Steve reporting from the Toronto International Film Festival
[You may have noticed that Day 2 is just a teensy bit late. The reason for all this will become clear when I post my Day 3 writeup tonight.]
One thing that has surprised me about Toronto is the absence of jaywalking. As one accustomed to the rhythms of New York City, it's been quite odd to see people actually, y'know, waiting at a red light. Even when the traffic is clear, the majority of pedestrians will choose to stand on the corner and wait for their turn. Hell, I'm apprehensive about doing it and I do it all the time. Yet I'm afraid that, the moment I step into the crosswalk against a red, a pedestrian traffic SWAT force is going to pull up and, guns drawn and cocked, demand forcefully that I plant my feet back on the corner and wait for the green. Maybe that's the tradeoff for the fact that cars here actually stop and let pedestrians pass before trying to proceed, even the ones making right turns. Patience, it seems, is an important virtue.
Given the nature of much of the international film-festival scene, patience is also helpful when cruising the festival. Friday, for some reason, ended up being a contemplative-cinema kind of day, the kind of day where much of my time was spent admiring the craft and/or acting of the films seen while overlooking the fact that not much is really happening and it's not happening at a languid pace.
This is, of course, not necessarily a bad thing, especially when the man at the helm of the contemplation is Jacques Rivette. Rivette's films are notoriously lengthy and expansive in scope -- his masterwork, 1971's Out 1, runs a stunning twelve-and-a-half hours -- so something like the 135 minutes of Ne touchez pas la hache (literally, Don't Touch the Axe but retitled The Duchess of Langelais, after the Balzac novel it uses as a source, for the English-language market) is a workman's holiday for him. Langelais charts the illicit push-pull relationship between Jeanne Balibar, as the titular Duchess, and Guillaume Depardieu, as the fiery General Montriveau, and the fascination lies in watching these two souls, so obviously enamored with one another, waylaid by stubbornness and the mores of the times into destructive, emotionally evasive gamesmanship. Balibar gives a fine performance -- early on, her modest, slightly sly smile is allowed to crack at the corners just enough to show the roiling underneath, and when the narrative shifts to focus on her in the film's second half, she shoulders the burden admirably, exposing us to this woman's heartbreak as she goes from trying to keep up appearances to not giving a damn. Her every move is matched by Depardieu's implosive turn; a steely gaze and careful economy of movement cast off a perfect impression of a strong-willed man who will not be outflanked by the Duchess and wants to have his terms reign. Rivette does right by the tony surfaces and placid rhythms of 17th-century court life, yet this seeming calm makes the brutal emotions beneath the surface that much more explosive. I think Langelais loses a bit in its second hour (or that could just be the AM screening time talking), but overall it's a worthy addition to a striking body of work.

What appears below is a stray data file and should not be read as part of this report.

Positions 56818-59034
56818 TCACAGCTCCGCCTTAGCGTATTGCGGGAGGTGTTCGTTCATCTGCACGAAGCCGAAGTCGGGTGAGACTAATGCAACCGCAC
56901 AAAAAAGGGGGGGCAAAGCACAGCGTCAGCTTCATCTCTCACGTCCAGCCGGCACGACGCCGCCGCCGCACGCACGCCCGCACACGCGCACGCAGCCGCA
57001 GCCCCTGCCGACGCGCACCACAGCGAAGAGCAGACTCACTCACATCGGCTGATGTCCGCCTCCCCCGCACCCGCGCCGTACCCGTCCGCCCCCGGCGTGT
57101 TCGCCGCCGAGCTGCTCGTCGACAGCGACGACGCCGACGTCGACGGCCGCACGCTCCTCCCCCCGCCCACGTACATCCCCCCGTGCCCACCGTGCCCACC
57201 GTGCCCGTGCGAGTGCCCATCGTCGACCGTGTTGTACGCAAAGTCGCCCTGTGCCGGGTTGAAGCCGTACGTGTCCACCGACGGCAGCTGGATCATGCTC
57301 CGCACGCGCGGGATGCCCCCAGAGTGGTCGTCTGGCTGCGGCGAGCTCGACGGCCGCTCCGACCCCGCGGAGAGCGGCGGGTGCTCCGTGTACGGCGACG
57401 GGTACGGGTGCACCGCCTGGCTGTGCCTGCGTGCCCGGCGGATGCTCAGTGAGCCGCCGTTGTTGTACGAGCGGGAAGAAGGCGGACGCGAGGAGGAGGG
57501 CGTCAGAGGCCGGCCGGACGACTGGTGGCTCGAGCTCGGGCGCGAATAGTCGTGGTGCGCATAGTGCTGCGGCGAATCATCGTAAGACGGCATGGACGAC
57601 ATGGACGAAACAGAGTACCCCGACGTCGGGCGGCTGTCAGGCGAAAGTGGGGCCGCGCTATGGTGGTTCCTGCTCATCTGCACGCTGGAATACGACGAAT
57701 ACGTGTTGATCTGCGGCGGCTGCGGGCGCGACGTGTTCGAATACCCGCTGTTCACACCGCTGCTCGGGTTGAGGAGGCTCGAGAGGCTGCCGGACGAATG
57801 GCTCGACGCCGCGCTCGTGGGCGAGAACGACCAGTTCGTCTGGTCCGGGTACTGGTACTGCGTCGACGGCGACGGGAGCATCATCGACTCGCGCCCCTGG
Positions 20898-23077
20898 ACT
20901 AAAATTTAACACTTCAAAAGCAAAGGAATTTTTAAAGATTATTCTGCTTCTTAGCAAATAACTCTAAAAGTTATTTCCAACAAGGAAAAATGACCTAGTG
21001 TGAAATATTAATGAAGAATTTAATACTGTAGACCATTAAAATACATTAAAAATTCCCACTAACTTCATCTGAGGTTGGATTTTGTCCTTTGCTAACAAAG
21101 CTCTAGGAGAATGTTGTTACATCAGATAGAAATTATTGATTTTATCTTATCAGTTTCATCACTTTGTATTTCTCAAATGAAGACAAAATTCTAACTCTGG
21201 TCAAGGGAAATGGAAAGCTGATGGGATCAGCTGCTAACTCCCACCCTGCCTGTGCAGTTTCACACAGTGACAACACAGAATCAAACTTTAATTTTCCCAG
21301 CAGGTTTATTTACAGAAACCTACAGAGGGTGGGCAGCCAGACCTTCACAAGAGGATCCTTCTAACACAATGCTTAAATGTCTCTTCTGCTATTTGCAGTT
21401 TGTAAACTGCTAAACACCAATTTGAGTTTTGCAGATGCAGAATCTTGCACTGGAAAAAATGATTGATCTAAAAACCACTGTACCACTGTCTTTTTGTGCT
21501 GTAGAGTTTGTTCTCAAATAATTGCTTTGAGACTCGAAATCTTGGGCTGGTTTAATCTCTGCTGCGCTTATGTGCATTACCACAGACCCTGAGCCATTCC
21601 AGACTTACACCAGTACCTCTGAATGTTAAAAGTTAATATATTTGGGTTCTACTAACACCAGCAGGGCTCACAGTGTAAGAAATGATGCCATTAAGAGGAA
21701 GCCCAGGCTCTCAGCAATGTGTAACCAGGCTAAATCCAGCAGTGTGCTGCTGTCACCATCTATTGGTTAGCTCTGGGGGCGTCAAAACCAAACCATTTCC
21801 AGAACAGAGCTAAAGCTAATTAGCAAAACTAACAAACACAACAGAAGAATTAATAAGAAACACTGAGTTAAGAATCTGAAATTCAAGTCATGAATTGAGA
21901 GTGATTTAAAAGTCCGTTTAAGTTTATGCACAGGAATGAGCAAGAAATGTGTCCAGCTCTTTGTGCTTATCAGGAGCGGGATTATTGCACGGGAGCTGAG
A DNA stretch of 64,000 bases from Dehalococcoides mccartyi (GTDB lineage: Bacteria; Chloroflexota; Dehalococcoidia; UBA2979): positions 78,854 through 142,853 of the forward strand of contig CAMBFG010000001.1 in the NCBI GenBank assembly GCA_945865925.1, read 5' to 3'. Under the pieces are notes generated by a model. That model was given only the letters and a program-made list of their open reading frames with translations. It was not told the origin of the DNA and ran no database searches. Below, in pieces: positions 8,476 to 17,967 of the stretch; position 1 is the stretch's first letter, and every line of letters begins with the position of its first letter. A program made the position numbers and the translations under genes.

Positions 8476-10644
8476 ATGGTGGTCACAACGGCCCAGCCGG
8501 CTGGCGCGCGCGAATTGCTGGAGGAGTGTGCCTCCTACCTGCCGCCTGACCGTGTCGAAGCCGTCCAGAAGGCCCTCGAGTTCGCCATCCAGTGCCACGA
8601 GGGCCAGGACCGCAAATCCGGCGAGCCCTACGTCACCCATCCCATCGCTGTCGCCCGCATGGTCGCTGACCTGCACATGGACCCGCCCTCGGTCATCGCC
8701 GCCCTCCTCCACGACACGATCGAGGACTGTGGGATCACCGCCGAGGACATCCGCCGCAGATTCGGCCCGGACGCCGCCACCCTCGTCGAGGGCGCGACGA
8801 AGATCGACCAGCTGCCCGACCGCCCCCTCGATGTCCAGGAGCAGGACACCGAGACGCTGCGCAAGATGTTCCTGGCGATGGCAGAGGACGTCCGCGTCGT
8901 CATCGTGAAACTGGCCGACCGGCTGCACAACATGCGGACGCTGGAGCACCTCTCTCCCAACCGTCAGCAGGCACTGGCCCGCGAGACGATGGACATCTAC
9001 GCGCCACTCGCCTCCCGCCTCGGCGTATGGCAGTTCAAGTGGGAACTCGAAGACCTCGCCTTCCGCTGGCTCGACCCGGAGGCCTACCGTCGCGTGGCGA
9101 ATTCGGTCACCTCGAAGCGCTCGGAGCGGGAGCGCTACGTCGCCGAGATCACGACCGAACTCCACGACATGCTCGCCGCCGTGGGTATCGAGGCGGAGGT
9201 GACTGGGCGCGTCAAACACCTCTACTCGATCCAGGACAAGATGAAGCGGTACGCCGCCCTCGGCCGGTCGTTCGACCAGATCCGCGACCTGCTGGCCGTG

Taiwanese fest favorite Hou Hsiao-Hsien also has a significant body of work to his credit, of which I am unfortunately ignorant. His Flight of the Red Balloon is only the second film of his that I've seen (after Millennium Mambo); on the strength of it, though, I'd be interested in combing through his earlier films. Balloon is a gentle and lovely piece about a French family, and the story (such as it is) contrasts the quiet everyday routines of young Simon (Simon Iteanu) and his new nanny Song (Fang Song) with the more hectic schedule of Simon's mother Suzanne (Juliet Binoche); meanwhile, the title object drifts in and out of the film as Hou sees fit, never quite interacting with the characters but sort of observing them. The unhurried observational style, heavy on long shots and low on edits, is mated with a loose improvisatory acting style, resulting in a number of moments that feel true in ways that most other films wouldn't think to acknowledge. (The sound design in particular is spectacular -- there's a moment where Binoche, climbing a set of stairs, bangs some keys on the metal railing, and the resulting clang took me aback simply because it's not the kind of thing I normally expect films to focus on.) It's a film that I find growing in my memory, simply because its leisurely pleasures need time to sink in. I'd like a chance to rewatch Balloon somewhere down the line, though I'm still unsure of how it relates to the famed original French short.